Actually Fred, thats a new line for you.  What do you care if the interpretation of law is illogical when you don't acknowledge the lawgiver is legitimate in the first place?

Property rights are legal rights created by the state and to have property you have to to have a state to enforce the rights that come with it.  If you have a better system with examples of where it works, great. Right now you are just being boring.

I do care about the interpretation of law and any of its attendant logical outcomes. I'll accept any ruling, from any lawgiver, in any place, and at any time should he/she/they properly apply the non-aggression principle. Every time.

How you like them apples?

Your statist rant is going nowhere. Repeating it oft, doesn't give it legitimacy any more than a hoard of invading mercenaries plundering the same town every day for a year is justifiable. Might makes right is so last millennia. Try to pretend to be a little more enlightened instead of an authoritarian whore puppet.


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February 07, 2012, 09:28:06 PM
 #95

Actually Fred, thats a new line for you.  What do you care if the interpretation of law is illogical when you don't acknowledge the lawgiver is legitimate in the first place?

Property rights are legal rights created by the state and to have property you have to to have a state to enforce the rights that come with it.  If you have a better system with examples of where it works, great. Right now you are just being boring.

I do care about the interpretation of law and any of its attendant logical outcomes. I'll accept any ruling, from any lawgiver, in any place, and at any time should he/she/they properly apply the non-aggression principle. Every time.

How you like them apples?

Your statist rant is going nowhere. Repeating it oft, doesn't give it legitimacy any more than a hoard of invading mercenaries plundering the same town every day for a year is justifiable. Might makes right is so last millennia. Try to pretend to be a little more enlightened instead of an authoritarian whore puppet.



Still stuck aren't you? No state means no legal system so there would be no law to obey.  Your non-aggression principle is only an aspiration - if you have a real life family dispute with real people who refuse to compromise, it takes force to settle it.  Complaining that force isn't legitimate doesn't get around the fact that there are people who can only be dealt with by force.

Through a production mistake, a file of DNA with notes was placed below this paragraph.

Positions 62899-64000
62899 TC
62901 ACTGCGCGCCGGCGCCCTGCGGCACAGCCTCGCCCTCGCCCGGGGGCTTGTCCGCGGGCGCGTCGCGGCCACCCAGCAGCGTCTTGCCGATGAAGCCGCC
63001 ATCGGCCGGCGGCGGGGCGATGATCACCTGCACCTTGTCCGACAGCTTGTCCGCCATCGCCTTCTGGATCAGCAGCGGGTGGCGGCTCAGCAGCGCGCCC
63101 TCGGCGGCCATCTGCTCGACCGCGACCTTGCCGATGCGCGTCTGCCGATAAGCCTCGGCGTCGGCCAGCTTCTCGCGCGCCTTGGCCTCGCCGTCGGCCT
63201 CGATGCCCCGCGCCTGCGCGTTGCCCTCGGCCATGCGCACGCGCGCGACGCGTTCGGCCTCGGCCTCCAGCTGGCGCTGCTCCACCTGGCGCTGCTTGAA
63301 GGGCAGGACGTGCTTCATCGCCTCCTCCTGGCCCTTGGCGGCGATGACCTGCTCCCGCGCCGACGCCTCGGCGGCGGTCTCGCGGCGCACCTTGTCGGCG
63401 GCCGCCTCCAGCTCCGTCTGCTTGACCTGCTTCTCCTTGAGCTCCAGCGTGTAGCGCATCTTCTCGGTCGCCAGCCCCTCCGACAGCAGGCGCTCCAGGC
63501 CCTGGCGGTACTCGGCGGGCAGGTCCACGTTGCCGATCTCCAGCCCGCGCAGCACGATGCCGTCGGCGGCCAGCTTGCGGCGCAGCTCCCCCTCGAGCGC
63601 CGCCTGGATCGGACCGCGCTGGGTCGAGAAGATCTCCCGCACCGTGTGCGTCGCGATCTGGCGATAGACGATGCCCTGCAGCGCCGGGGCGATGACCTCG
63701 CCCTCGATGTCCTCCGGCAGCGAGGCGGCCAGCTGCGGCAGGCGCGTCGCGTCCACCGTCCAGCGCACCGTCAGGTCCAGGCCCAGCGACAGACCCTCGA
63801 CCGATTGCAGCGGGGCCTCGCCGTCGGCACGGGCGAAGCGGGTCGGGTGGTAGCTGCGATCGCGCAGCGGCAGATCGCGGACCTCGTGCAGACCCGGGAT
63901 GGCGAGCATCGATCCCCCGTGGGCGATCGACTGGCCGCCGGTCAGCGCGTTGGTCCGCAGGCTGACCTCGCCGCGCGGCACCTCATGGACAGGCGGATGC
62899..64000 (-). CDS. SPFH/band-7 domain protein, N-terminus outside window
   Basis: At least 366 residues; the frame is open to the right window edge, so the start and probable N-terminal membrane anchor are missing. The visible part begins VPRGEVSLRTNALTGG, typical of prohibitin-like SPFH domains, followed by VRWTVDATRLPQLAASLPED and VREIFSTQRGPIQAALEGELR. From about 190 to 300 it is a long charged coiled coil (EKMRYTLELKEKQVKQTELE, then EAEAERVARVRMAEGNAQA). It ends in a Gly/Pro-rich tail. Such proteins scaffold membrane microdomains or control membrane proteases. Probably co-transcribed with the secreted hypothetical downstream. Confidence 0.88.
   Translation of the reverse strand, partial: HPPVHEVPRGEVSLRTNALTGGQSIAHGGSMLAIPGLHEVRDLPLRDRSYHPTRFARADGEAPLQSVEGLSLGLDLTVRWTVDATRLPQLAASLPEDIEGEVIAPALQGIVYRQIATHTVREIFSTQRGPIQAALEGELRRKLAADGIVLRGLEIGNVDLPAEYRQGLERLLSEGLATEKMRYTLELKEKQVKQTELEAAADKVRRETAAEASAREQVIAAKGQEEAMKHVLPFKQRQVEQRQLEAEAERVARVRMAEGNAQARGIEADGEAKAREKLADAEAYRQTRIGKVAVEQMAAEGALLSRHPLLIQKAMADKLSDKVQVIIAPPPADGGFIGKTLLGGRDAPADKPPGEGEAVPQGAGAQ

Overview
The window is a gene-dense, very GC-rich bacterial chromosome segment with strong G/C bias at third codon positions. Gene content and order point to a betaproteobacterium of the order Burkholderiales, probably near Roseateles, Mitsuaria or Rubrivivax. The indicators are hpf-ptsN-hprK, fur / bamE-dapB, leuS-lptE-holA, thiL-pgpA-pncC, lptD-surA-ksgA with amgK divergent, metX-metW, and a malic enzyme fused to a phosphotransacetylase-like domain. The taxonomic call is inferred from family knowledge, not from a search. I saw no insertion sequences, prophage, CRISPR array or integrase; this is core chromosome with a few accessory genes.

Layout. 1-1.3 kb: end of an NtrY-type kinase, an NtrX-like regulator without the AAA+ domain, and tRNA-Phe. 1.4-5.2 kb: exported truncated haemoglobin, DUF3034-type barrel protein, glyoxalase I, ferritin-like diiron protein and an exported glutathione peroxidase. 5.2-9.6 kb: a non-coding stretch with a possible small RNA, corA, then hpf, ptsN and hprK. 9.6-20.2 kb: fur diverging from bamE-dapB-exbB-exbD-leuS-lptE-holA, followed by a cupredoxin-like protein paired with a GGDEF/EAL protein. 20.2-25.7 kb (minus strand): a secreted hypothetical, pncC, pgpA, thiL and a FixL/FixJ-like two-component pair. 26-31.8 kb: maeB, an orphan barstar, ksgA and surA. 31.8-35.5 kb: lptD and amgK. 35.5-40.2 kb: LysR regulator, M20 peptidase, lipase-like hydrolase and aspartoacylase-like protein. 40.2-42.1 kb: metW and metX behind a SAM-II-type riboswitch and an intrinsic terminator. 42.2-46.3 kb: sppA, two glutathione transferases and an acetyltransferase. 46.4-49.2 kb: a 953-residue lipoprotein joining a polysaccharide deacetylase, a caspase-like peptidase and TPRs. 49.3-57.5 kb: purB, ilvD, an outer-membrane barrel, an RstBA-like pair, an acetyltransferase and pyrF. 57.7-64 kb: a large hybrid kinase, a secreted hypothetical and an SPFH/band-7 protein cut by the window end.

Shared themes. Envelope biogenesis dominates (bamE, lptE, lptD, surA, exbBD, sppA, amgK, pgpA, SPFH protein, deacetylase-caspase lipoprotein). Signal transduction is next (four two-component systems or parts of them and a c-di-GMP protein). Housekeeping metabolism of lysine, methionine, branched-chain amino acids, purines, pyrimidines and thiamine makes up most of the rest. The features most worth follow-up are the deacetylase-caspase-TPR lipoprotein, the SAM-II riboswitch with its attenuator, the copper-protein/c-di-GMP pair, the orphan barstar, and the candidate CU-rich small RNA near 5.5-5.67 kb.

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February 07, 2012, 09:30:48 PM
 #96

He never explains what force forces one to comply with NAP.
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February 07, 2012, 09:53:07 PM
 #97

He never explains what force forces one to comply with NAP.

He can't.  In every legal action where you take what someone considers their property, you need the backing of force to do it peacefully. 

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February 07, 2012, 10:26:26 PM
 #98

When did either of you last read the NAP?

For reference lest you forgot, or are complete bozos.

http://en.wikipedia.org/wiki/Non-aggression_principle

In dispute resolution, sometimes it requires force to resolve an issue. Ultimately, having to use force is never peaceful, just necessary betimes. Duh.

Never said you couldn't use it, just when. The when, why, how much, and applied to whom, should be at the root of the issue. Don't act so ignorant, it's unbecoming. We should all aspire to the NAP including you and your precious authoritarian elitists. The world would be a better place.

Another quote to stoke the fire:

"The harm done by ordinary criminals, gangsters, and thieves is negligible in comparison with the agony inflicted upon human beings by the professional "do-gooders", who attempt to set themselves up as gods on earth and who would ruthlessly force their views on all others - with the abiding assurance that that the ends justify the means." -- Henry Grady Weaver.

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February 07, 2012, 10:33:22 PM
 #99

Never said you couldn't use it, just when. The when, why, how much, and applied to whom, should be at the root of the issue. Don't act so ignorant, it's unbecoming. We should all aspire to the NAP including you and your precious authoritarian elitists. The world would be a better place.

*sigh*

It's not what the NAP says that is at issue. It's that it doesn't address the ramifications of what happens when those who don't abide by the NAP have more force, resources or money than you. It doesn't provide a solution when a greater majority does not consistently abide by the NAP.
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February 07, 2012, 10:46:46 PM
 #100

The NAP also doesn't provide for the situation where both sides sincerely believe they are in the right and where an independent agency that neither side is able to select or to ignore is needed. 

The sensible way to look at this is in terms of theory of evolution.  There are many successfully evolved states that use a legal system based on democracy with the 3 arms of government separated.

There is none that uses the NAP as the basis of law.

That tells us that the NAP is not something that works in the real world.  Nice idea but it doesn't work.